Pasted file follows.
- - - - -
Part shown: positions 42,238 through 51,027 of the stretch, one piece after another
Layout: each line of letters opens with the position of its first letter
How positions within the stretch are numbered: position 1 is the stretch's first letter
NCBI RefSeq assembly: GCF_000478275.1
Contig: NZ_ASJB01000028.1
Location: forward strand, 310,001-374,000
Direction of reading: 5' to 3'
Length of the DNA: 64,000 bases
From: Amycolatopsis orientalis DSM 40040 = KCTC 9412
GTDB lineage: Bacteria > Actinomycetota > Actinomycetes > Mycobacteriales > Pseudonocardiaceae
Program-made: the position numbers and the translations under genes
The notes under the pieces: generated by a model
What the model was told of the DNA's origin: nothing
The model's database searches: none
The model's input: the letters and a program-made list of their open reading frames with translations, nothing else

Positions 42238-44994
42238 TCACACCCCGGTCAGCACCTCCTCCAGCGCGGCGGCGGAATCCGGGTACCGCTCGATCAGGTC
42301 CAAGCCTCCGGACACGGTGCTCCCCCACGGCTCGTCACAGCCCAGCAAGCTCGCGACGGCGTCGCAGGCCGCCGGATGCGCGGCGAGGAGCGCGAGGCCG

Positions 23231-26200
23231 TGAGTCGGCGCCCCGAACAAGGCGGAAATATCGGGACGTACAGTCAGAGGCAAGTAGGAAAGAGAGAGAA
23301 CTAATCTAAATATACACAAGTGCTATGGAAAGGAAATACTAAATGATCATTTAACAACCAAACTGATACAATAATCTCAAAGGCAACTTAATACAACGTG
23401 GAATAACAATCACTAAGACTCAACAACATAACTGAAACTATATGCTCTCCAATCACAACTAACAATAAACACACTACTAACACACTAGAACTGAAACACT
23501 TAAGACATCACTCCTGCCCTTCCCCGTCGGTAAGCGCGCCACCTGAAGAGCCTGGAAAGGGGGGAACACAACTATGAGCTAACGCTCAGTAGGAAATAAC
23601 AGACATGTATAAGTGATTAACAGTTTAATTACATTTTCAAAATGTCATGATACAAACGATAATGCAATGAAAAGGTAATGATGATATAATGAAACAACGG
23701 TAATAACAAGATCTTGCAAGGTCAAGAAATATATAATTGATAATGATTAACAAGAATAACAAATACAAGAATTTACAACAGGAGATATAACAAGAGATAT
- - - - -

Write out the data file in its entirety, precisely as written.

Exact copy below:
Part shown: positions 42,238 through 51,027 of the stretch, one piece after another
Layout: each line of letters opens with the position of its first letter
How positions within the stretch are numbered: position 1 is the stretch's first letter
NCBI RefSeq assembly: GCF_000478275.1
Contig: NZ_ASJB01000028.1
Location: forward strand, 310,001-374,000
Direction of reading: 5' to 3'
Length of the DNA: 64,000 bases
From: Amycolatopsis orientalis DSM 40040 = KCTC 9412
GTDB lineage: Bacteria > Actinomycetota > Actinomycetes > Mycobacteriales > Pseudonocardiaceae
Program-made: the position numbers and the translations under genes
The notes under the pieces: generated by a model
What the model was told of the DNA's origin: nothing
The model's database searches: none
The model's input: the letters and a program-made list of their open reading frames with translations, nothing else

Positions 42238-44994
42238 TCACACCCCGGTCAGCACCTCCTCCAGCGCGGCGGCGGAATCCGGGTACCGCTCGATCAGGTC
42301 CAAGCCTCCGGACACGGTGCTCCCCCACGGCTCGTCACAGCCCAGCAAGCTCGCGACGGCGTCGCAGGCCGCCGGATGCGCGGCGAGGAGCGCGAGGCCG

Positions 23231-26200
23231 TGAGTCGGCGCCCCGAACAAGGCGGAAATATCGGGACGTACAGTCAGAGGCAAGTAGGAAAGAGAGAGAA
23301 CTAATCTAAATATACACAAGTGCTATGGAAAGGAAATACTAAATGATCATTTAACAACCAAACTGATACAATAATCTCAAAGGCAACTTAATACAACGTG
23401 GAATAACAATCACTAAGACTCAACAACATAACTGAAACTATATGCTCTCCAATCACAACTAACAATAAACACACTACTAACACACTAGAACTGAAACACT
23501 TAAGACATCACTCCTGCCCTTCCCCGTCGGTAAGCGCGCCACCTGAAGAGCCTGGAAAGGGGGGAACACAACTATGAGCTAACGCTCAGTAGGAAATAAC
23601 AGACATGTATAAGTGATTAACAGTTTAATTACATTTTCAAAATGTCATGATACAAACGATAATGCAATGAAAAGGTAATGATGATATAATGAAACAACGG
23701 TAATAACAAGATCTTGCAAGGTCAAGAAATATATAATTGATAATGATTAACAAGAATAACAAATACAAGAATTTACAACAGGAGATATAACAAGAGATAT